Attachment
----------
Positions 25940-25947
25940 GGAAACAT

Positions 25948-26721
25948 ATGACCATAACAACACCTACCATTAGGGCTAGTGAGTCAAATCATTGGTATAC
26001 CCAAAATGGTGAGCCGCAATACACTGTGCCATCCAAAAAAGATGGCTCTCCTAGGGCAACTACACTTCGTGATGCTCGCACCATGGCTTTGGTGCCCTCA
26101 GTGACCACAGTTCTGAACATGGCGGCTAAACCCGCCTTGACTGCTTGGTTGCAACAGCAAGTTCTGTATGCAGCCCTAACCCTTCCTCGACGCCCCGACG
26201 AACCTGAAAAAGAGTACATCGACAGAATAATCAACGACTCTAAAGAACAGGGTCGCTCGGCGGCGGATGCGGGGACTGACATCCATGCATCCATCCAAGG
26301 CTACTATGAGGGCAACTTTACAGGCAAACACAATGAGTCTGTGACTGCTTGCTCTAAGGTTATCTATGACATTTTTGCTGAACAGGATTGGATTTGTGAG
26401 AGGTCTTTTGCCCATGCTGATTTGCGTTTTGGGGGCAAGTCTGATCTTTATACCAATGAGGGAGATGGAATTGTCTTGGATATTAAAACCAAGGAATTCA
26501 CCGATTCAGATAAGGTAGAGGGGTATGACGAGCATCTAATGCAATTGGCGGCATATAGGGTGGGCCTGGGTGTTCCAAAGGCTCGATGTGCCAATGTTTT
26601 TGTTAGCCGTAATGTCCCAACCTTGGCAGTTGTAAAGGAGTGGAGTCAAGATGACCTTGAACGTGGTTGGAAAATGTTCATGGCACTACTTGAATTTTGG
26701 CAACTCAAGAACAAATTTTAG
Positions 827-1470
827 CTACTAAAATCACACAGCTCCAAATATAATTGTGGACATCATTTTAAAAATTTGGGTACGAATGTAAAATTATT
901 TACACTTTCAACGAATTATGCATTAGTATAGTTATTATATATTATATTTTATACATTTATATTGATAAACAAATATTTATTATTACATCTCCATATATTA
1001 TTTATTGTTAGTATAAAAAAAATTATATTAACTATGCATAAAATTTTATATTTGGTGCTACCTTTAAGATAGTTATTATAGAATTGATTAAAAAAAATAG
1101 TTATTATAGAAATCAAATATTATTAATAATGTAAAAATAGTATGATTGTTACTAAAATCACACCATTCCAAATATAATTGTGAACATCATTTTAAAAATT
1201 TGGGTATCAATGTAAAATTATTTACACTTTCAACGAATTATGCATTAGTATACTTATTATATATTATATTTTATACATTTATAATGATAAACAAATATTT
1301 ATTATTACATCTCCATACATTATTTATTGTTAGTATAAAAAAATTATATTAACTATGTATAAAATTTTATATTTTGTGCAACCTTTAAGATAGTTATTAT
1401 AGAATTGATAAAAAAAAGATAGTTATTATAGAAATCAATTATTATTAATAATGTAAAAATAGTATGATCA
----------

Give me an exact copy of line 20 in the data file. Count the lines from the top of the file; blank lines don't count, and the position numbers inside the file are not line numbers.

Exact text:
1401 AGAATTGATAAAAAAAAGATAGTTATTATAGAAATCAATTATTATTAATAATGTAAAAATAGTATGATCA